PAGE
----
“We are anxiously awaiting the city’s release of their next version of the Grandview-Woodland Community Plan,” says Cameron. We very much hope they will recognize the community’s wishes and refrain from upzoning this key corner of our neighbourhood.”

Here is the happy moment when the 4,000th signature was added to the petition.


As you can see from the scoreboard on the right-hand sidebar, we continue to charge ahead toward a much higher level of support.

More On Creative Alternatives

The NO TOWER Coalition today issued the following media statement:



Vancouver. The NO TOWER Coalition is proposing a viable and creative alternative to a massive three-tower development under discussion in the Grandview-Woodland community.

The alternative would see the City of Vancouver provide available land (a city-owned parking lot on the site) to the Kettle Friendship Society as an outright grant.  The Kettle would sell its existing building (also on the site) and use the proceeds to construct up to 25,000 square feet of community service and housing space, on the land, provided free by the city.

Estimates put the cost of a 25,000 square foot, four-storey structure, with service space and 30 small units of supportive housing at $5.2 million, excluding land costs.  The Kettle’s current building was assessed in 2015 at $2,068,000 million.  The city parking lot was assessed in 2015 at $2,259,000.

“We have looked carefully at the footprint,” says Sue Garber, a NO TOWER spokesperson. “The City of Vancouver and the Kettle together own over half the total square footage of the land in question. With the city contribution, this approach could work very well.”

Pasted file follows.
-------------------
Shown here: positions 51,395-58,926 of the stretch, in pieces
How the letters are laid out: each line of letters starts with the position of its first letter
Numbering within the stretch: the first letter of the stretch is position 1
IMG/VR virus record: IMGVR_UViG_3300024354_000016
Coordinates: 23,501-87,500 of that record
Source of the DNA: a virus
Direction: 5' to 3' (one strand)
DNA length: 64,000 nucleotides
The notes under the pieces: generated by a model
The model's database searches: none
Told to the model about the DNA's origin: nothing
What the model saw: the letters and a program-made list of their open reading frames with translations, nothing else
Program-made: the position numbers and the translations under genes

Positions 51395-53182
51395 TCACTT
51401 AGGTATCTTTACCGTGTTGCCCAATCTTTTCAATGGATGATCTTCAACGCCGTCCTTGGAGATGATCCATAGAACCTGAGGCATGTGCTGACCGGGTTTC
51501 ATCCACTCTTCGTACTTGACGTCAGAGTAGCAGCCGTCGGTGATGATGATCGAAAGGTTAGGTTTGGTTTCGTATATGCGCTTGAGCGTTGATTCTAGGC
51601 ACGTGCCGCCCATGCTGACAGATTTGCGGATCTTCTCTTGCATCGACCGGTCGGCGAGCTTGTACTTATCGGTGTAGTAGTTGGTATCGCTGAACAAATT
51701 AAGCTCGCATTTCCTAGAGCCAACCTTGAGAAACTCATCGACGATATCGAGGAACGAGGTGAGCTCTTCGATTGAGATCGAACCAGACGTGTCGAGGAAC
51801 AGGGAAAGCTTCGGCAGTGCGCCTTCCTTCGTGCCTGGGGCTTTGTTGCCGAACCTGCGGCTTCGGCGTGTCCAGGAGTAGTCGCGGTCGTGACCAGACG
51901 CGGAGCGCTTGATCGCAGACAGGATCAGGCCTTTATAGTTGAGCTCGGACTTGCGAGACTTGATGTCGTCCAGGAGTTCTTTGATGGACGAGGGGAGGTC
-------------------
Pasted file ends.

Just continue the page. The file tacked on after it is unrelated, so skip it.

“We think this is a very viable alternative. And it is much preferable to public land being turned over to a developer for tremendous profit, with so many unfortunate impacts on the neighbouring community.   These lands are currently in community hands.  They should stay that way,” Garber notes.

“This alternative would provide the Kettle what it needs and would spare the Commercial Drive community from the devastating effects of a massive three-tower complex, with associated rising land costs and displacement of nearby rental and non-profit housing.”

The proposal also suggests the adjoining street be permanently closed to car traffic for a pedestrian “piazza” which would extend the low-rise and human scale of Commercial Drive north towards the renovated York Theatre and Hastings Street.

The Coalition also released the following additional notes:


Thoughts on Financing the Kettle Alternative:

  • The city would donate the parking lot land to the Kettle (assessed value: $2.259 million).
  • The Kettle would sell its existing building on Venables and use the proceeds to partially finance the construction of a new building (assessed value of Kettle’s existing building and land $2.068 million).
  • Estimated cost (excluding land) for a 25,000 square foot, four storey building to house the Kettle’s needs (on city parking lot) estimated at $5.2 million.
  • The province of BC and the federal government may provide $$ based on the city coming forward with its contribution of land.
  • A lender would be able to lend a substantial amount to the Kettle project, based on the asset value of the city parking lot land and the Kettle land.
  • The city’s donation of the land to the Kettle would kickstart the whole process.
  • Upon completion of the new four-storey Kettle building on the parking lot, there would be a considerable value lift available to the Kettle.
  • The final Kettle building would be an asset of considerable value, likely much more than what they started out with.
  • Going forward and into the future, the Kettle would be “masters in their own house” and in charge of their own destiny. They would not be forever dependent on a developer for their future, and locked into a condo tower they could never modify or change.
  • The Kettle and the city have already demonstrated such a partnership at 1700 Kingsway in Vancouver, where city land was provided for supportive housing for the Kettle. (This building is currently under construction.)


3,500 Sign Petition Against Boffo Tower

The NO TOWER Coalition, formed by residents of Grandview-Woodland opposed to a massive high-rise tower on Commercial Drive proposed by Boffo Properties, announced today that their petition has now exceeded 3,500 signatures.